Also use this time to think about the writing style you would either like to learn or improve on during the summer. Understanding this gives you the opportunity to affirmatively let your supervising attorney know how you want to use your summer.
3. Understand the assignment
Understanding the assignment is perhaps the most important tip for good legal writing. If you don’t understand the assignment properly and turn in the incorrect work product, your assigning attorney may simply disqualify you for future assignments and provide no feedback on what you handed in. So, after you’ve received an assignment, ask as many questions as you can to confirm that you clearly understand. I recommend summarizing the request and restating it to the attorney to receive their confirmation. Within this summary, ensure that you affirmatively state what you believe the call of the question is and allow them to confirm or deny this understanding. Don’t allow your fear of the attorney or your fear of seeming stupid or unprepared, prevent you from asking questions. Your assigning attorney may understandably not be available to answer all of your questions, but be sure to speak to other associates and staff members such as the attorney’s paralegal or assistant for help. These individuals may have additional insight that the attorney may not have the time to offer.
4. Use your time efficiently
Ensure that you ask your assigning attorney for the due date of each assignment and use your time efficiently to prepare it. Unlike law school, you will not have an entire semester to draft one document. Instead, you may just have a couple of hours or just a couple of days to complete your research and writing for your assignment. This is why it will be important to understand the call of the assignment so that you don’t spend hours going down a rabbit hole or putting together an unnecessary IRAC writing structure.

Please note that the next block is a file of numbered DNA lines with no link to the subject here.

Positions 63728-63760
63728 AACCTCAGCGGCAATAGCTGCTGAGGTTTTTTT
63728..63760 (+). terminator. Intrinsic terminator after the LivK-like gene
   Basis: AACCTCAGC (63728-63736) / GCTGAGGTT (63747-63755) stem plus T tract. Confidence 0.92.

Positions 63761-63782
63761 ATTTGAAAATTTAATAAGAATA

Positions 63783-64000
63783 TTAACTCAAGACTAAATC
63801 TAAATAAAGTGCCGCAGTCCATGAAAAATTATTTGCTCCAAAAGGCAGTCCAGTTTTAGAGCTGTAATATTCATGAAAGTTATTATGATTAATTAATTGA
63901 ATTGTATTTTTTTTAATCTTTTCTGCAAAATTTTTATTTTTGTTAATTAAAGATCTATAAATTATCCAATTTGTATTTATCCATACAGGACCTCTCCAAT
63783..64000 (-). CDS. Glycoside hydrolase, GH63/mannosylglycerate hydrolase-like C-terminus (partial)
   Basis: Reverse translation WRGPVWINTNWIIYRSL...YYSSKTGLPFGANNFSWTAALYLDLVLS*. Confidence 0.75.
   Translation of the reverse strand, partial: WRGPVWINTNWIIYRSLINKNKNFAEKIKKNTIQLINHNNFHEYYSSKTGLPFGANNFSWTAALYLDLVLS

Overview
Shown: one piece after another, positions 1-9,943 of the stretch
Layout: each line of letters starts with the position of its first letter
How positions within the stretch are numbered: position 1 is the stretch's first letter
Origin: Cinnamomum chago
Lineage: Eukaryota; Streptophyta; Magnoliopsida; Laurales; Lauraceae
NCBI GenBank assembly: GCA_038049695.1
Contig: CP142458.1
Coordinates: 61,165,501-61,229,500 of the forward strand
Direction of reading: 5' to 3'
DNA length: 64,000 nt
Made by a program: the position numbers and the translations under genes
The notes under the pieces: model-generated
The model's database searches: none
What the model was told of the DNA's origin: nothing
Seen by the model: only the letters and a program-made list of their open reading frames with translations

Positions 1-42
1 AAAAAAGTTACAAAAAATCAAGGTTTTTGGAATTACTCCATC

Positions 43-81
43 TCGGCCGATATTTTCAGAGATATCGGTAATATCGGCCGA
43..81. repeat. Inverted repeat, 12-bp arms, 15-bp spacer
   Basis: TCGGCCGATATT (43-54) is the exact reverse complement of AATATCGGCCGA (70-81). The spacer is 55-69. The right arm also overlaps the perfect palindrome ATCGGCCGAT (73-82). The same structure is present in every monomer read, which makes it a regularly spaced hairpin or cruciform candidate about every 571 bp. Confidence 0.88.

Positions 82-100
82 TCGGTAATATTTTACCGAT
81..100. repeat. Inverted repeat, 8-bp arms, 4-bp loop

Be sure to utilize templates so that you have a better understanding of a good structure to follow and if you can, use templates from the assigning attorney’s work product or from other associates who have completed successful assignments for that attorney.
Research the call of the question carefully. Never jump into writing before completing adequate research and hitting your loop. Don’t understand a topic? Begin your research with secondary sources to educate yourself, then jump into the primary sources once you have a firm understanding.
6. Ask for Feedback
Finally, ask for feedback. Don’t assume that attorneys will offer this automatically, especially if you’re not working from the office. After completing each assignment, make a point to ask your assigning attorney for just fifteen minutes of their time to offer feedback on your work product. If you’re working remotely you could even offer to schedule a quick call on their calendar which takes the onus off them to put something together.